An oil tank has to be a minimum of 1.8 metres away from any part of a building or construction that isn’t fire resistant, such as doors, windows, eves, fences and cladding.
Oil storage tank installations need to comply with regional Building Regulations. In England and Wales, OFTEC registered technicians can self-certify their own work without involving Local Authority Building Control. If you choose to use someone who isn’t registered with a ‘Competent Person’ scheme like OFTEC, then you will have to obtain a Building Control Notice.
Under oil tank building regulations for England and Wales, if the oil storage tank’s capacity is:
Over 2500 litres – it must have secondary containment (bunding).
Up to 2500 litres – it may need secondary containment (bunding) depending on the outcome of an individual site pollution risk assessment.
However, oil tanks with less than 2500 litre capacity must be bunded if the tank is:
Condensation and leaks can occur in most Heating Oil tanks, allowing water to collect and build up over time. The presence of water can contaminate your fuel which can lead to a central heating boiler, or aga, failure. Your annual boiler service should include a tank inspection with a water dip made. If water is found your engineer will be able to remove the water, using something like a Tank Sponge which contains super absorbent polymers that remove water from the tank.
OFTEC suggest a typical oil tank can have an expected working life of twenty years. This can increase with good maintenance, but might decrease with neglect.
Avoid running out of heating oil, causing costly damage to your boiler, and the need for an emergency delivery.
Set a regular day to check
However you choose to monitor your heating oil, it is a good idea to set a regular day to check your tank's oil level.
Whether you have a fuel gauge or not, popping a reminder in your phone or marking a specific day on your calendar can make all the difference and gets you into a routine.
And please do remember to check that your gauge is in working order. If it hasn't moved in a month and you know you've been using your heating there's a good chance it's not recording the level correctly.
Get to know your fuel oil tank
It may sound obvious but it’s helpful to know your starting point. If you’re unsure of the size of your tank and its capacity you should find a label on the tank that tells you. On more recent tanks, it may be on the front or side.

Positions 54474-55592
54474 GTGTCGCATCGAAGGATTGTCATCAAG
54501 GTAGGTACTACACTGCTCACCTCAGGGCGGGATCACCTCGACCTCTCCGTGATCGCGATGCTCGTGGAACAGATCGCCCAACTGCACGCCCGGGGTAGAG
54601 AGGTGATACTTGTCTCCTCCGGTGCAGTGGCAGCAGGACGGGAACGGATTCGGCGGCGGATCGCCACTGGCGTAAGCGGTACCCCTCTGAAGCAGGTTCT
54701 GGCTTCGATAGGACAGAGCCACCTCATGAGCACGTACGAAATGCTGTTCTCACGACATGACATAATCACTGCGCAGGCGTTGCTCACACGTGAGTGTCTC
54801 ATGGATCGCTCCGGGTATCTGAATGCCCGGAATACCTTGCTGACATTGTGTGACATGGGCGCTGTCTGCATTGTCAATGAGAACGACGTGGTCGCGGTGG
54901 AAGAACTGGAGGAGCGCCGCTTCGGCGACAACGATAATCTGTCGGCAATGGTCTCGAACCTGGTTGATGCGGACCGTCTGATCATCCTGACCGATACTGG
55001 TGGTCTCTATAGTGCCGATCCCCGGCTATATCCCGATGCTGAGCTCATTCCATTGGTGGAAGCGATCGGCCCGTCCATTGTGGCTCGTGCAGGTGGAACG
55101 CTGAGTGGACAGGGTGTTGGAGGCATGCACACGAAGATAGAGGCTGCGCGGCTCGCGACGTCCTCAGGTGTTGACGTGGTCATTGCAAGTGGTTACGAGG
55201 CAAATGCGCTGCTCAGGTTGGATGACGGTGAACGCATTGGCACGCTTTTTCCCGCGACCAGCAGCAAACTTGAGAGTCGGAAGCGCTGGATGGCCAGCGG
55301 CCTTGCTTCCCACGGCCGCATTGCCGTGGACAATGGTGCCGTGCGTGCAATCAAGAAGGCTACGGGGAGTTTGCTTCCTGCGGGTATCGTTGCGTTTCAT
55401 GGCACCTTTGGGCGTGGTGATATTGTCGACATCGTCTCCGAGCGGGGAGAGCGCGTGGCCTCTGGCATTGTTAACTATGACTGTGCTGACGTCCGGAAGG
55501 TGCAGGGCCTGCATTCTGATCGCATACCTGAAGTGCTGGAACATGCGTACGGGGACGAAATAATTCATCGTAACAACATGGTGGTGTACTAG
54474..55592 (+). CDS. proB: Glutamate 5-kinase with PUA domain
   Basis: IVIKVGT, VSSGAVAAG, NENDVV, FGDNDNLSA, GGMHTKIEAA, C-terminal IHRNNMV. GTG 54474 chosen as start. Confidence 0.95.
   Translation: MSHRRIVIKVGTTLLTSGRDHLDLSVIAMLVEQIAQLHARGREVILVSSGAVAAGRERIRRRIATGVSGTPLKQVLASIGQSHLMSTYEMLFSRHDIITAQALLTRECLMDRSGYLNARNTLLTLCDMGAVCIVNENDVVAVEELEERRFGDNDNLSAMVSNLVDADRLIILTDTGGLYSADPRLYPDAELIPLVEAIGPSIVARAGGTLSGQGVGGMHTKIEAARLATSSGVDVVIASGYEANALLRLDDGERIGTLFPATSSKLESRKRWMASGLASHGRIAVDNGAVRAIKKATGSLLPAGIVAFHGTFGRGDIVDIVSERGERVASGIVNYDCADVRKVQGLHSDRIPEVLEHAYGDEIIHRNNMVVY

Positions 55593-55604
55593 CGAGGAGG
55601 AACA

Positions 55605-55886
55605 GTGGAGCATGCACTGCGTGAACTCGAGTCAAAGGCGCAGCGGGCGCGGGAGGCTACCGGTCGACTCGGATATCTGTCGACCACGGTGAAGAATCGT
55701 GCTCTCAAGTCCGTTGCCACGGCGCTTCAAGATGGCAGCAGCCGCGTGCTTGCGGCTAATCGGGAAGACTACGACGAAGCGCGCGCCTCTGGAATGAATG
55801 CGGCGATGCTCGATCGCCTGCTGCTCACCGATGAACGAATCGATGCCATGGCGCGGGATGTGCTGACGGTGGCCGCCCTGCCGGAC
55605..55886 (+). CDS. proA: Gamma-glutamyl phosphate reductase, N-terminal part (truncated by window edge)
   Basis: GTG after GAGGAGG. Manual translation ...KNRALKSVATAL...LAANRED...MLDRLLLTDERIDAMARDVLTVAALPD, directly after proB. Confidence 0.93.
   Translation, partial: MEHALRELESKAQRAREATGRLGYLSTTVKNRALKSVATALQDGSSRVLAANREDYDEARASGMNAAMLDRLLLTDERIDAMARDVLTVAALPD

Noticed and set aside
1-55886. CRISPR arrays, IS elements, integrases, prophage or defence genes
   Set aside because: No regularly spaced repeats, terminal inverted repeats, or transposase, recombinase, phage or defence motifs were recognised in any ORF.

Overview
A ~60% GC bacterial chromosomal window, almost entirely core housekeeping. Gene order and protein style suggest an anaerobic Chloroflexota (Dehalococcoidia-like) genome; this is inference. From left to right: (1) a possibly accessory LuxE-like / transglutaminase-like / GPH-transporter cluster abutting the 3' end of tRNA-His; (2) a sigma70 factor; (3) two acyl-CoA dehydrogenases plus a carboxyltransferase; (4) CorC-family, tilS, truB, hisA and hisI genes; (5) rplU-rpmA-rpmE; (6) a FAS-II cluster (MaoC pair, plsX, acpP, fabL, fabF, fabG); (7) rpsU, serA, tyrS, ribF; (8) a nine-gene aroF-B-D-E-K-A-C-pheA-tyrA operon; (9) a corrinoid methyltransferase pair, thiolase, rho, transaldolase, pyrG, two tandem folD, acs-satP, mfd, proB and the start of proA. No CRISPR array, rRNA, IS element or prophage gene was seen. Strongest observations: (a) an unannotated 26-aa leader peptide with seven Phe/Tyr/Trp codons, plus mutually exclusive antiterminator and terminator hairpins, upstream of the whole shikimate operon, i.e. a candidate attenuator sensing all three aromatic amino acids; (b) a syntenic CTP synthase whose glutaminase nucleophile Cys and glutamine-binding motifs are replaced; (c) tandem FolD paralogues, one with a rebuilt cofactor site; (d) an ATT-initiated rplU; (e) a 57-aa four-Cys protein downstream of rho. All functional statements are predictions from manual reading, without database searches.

To measure, some tanks have simple float gauges or sight level tubes that allow you to keep an eye on your oil level. Make sure you turn the sight gauge lever when you check the level. It should be left in the off position to minimise the chance of leaks.
When your gauge indicates that the tank is still about one quarter full, it is a wise time to order. The winter months are the busiest time for fuel oil companies so ordering in plenty of time will avoid leaving it too late.
If you have a digital monitor
If your tank has a digital monitor that plugs into an electric socket inside the house, such as an Apollo or Watchman, ordering when the digit reaches 1 or 2 (1 or 2 bars) is usually the ideal time.
Most systems are designed to flash at either Level 1 or Level 2. When the monitor first starts flashing at these levels, there’s no need to panic or turn off your heating as you have oil left in the tank - the flashing is merely a visible reminder to place your order.
A correctly set up tank should never have the sensors placed on the bottom of the tank so even when the monitor registers zero or zero bars there will still be approximately 10% of fuel left in the tank.
Can't beat a dipstick
If your tank has no gauging system, or you want to double-check the accuracy of your gauge, the best and most basic method is to measure and monitor how much oil you have with a dipstick by dipping the tank.
To avoid contamination, make sure you use a clean dipstick and that it is used solely for your oil tank.
To measure your tank manually Mister C says; take the cap off the top of the tank, which is where the fuel goes in, and put the dipstick right down to the bottom of the tank. When the stick is withdrawn, the oil will leave a mark on the stick consistent with the level of oil. When your tank level gets down to around the last 12 inches (approx. 30cm), we recommend it’s time to order your fuel.
A Watchman is an automated oil monitoring device which is fitted in your home heating oil tank and sends a radio signal to a digital readout in your house. It allows you to easily monitor the oil levels in your tank and prevent run outs. Watchmans have replaced sight tubes on many domestic heating oil tanks over the last few years.
If the receiver detects a low battery a warning message is displayed on the unit in the home. It shows the oil level in the tank plus a constantly flashing warning triangle.
The lithium battery fitted to your Watchman will have a long service life, but it will eventually become exhausted and will need replacing. The battery model required is: VARTA CR2430, and they are available locally from good photographic shops or chemists or can be purchased online.
How to replace a watchman battery
Other possible Watchman error messages:
F = Full
Red Light Flashing with no level = No Signal
Red Flashing Light = Tank is low on fuel
Fluid Level Low & “BAT LOW” = New power tube needed
C = Connection fault replacement needed
Further information can be found here. Watchman Ultrasonic Installation Instructions